Before surrendering a game-tying, two-run home run to Matt Dominguez in the ninth inning of tonight’s loss, Athletics closer Grant Balfour had converted 44 consecutive saves dating back to early 2012, the sixth-longest such streak in baseball history, according to ESPN Stats & Info. Balfour’s last blown save occurred on April 29 against the Orioles, when he gave up a game-tying two-run double to Matt Wieters and then a walk-off three-run home run to Wilson Betemit.
After the Dominguez homer, Balfour recorded an out, then allowed a double to Jonathan Villar and a walk to Jose Altuve. While pitching to Jason Castro, Balfour threw a pitch in the dirt that bounced off of catcher Derek Norris and went to his left. Villar, on second, threatened to advance but ultimately stayed put. Altuve, at first, thought Villar was advancing, so he was about halfway between first and second when Norris fired to first for what should have been an easy second out of the inning. The throw to first baseman Brandon Moss went wide, glancing off of his outstretched glove and dribbling away. Villar raced around the third base bag and easily scored the winning run for the walk-off win. Surprisingly, it is not Balfour’s first loss of the season. He lost on June 23 in Seattle against the Mariners.
Balfour has been a godsend to the Athletics since they signed him to a two-year, $8.1 million contract with a $4.5 million option for 2013. Entering tonight, Balfour had logged 176.1 innings with the A’s, posting a 2.30 ERA with 52 saves. He made the All-Star team for the first time in his career this year. Prior to tonight’s game, he was averaging better than a strikeout per inning with a 1.59 ERA in 39.2 innings. Tonight’s outing bumps his ERA up to 2.03.
A report from the Baltimore Sun’s Dan Connolly suggests that free agent catcher Welington Castillo currently tops the Orioles’ list of potential backstop targets for the 2017 season. With Matt Wieters on the market, the Orioles lack a suitable platoon partner for Caleb Joseph behind the dish, and Connolly adds that the club has been discussing a multi-year deal with Castillo’s representatives since the Winter Meetings.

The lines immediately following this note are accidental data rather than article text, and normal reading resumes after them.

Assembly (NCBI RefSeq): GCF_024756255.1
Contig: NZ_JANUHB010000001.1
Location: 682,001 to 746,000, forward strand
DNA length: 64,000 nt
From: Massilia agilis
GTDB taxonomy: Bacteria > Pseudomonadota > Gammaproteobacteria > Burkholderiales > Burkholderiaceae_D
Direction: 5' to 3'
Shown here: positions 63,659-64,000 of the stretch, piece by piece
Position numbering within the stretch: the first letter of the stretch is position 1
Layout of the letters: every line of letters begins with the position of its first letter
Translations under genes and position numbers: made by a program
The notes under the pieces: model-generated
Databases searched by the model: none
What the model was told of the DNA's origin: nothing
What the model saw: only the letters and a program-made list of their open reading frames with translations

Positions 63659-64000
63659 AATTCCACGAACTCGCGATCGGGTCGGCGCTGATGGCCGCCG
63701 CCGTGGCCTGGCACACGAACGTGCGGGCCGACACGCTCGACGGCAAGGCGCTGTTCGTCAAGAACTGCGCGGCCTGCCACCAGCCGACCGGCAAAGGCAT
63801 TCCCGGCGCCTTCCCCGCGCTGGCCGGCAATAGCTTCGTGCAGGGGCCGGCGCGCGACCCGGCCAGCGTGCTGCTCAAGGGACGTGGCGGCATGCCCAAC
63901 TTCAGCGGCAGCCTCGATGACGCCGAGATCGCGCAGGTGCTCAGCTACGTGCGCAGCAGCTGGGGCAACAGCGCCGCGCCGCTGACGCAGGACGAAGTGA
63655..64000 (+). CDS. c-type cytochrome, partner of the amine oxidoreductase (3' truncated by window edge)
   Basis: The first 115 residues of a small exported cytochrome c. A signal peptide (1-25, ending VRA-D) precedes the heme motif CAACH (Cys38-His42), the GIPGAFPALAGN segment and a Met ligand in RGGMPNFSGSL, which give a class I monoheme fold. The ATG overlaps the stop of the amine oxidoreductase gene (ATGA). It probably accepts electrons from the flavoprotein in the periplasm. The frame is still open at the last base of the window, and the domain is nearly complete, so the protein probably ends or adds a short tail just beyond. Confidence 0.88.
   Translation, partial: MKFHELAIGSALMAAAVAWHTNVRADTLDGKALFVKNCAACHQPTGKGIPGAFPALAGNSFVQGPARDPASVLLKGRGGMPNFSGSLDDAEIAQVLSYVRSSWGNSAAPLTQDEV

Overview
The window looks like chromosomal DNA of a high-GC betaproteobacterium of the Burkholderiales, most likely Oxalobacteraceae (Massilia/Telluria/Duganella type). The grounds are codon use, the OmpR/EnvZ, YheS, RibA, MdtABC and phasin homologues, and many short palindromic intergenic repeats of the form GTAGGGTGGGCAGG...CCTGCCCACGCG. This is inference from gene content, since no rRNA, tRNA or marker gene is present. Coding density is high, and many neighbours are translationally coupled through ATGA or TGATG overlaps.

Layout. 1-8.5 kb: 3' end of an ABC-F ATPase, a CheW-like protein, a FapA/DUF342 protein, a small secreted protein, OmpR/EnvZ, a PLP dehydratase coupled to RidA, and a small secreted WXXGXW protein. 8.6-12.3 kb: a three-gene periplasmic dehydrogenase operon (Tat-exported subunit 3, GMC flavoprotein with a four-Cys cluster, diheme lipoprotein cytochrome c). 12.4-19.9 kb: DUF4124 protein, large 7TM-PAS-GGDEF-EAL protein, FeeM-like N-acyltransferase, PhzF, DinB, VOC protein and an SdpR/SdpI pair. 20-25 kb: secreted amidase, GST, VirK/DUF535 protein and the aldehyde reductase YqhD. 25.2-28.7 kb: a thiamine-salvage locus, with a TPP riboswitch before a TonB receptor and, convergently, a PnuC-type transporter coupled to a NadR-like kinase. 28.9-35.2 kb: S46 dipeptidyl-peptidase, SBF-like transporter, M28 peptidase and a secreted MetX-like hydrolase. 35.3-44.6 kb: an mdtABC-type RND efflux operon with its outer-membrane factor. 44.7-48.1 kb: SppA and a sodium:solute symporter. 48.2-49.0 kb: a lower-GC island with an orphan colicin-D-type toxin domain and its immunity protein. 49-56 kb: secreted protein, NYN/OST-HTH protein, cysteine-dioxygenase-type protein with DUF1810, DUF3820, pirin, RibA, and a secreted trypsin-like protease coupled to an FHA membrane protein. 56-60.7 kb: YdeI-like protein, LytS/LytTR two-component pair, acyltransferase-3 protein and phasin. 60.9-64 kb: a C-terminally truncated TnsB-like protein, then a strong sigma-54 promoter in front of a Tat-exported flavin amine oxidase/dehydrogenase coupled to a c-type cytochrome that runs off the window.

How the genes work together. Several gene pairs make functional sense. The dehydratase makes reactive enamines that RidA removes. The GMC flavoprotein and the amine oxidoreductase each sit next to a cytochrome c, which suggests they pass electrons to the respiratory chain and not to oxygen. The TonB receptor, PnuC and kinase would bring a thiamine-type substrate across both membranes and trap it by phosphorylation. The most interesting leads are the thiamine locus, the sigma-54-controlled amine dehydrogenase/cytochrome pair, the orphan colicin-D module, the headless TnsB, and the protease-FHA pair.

Castillo batted .264/.322/.423 with the Diamondbacks in 2016, racking up 14 home runs and driving in a career-high 68 RBI in 457 PA. His bat provides much of his upside, and Connolly quoted an anonymous National League scout who believes that the 29-year-old’s defensive profile has fallen short of his potential in recent years.
For better or worse, both the Orioles and Castillo appear far from locking in a deal for 2017. Both the Rays and Braves have expressed interest in the veteran catcher during the past week, while the Orioles are reportedly considering Wieters, Nick Hundley and Chris Iannetta as alternatives behind the plate.
The Phillies reportedly signed veteran outfielder Daniel Nava to a minor league contract, according to Matt Gelb of the Philadelphia Inquirer.
Nava began the season on a one-year contract with the Angels, during which he slashed .235/.309/.303 through 136 PA in the first half of 2016. He was flipped to the Royals in late August for a player to be named later and saw the remainder of his year go down the drain on an .091 average through 12 PA in Anaheim. After getting the boot from the Angels’ 40-man roster in November, the 33-year-old outfielder elected free agency.
Nava is expected to compete for a bench role on the Phillies’ roster in the spring. As it currently stands, the club’s projected 2017 outfield features Howie Kendrick and Odubel Herrera, with precious little depth behind them. Nava’s bat is underwhelming, but at the very least he offers the Phillies a warm body in left field and a potential platoon partner for one of their younger options, a la Tyler Goeddel or Roman Quinn.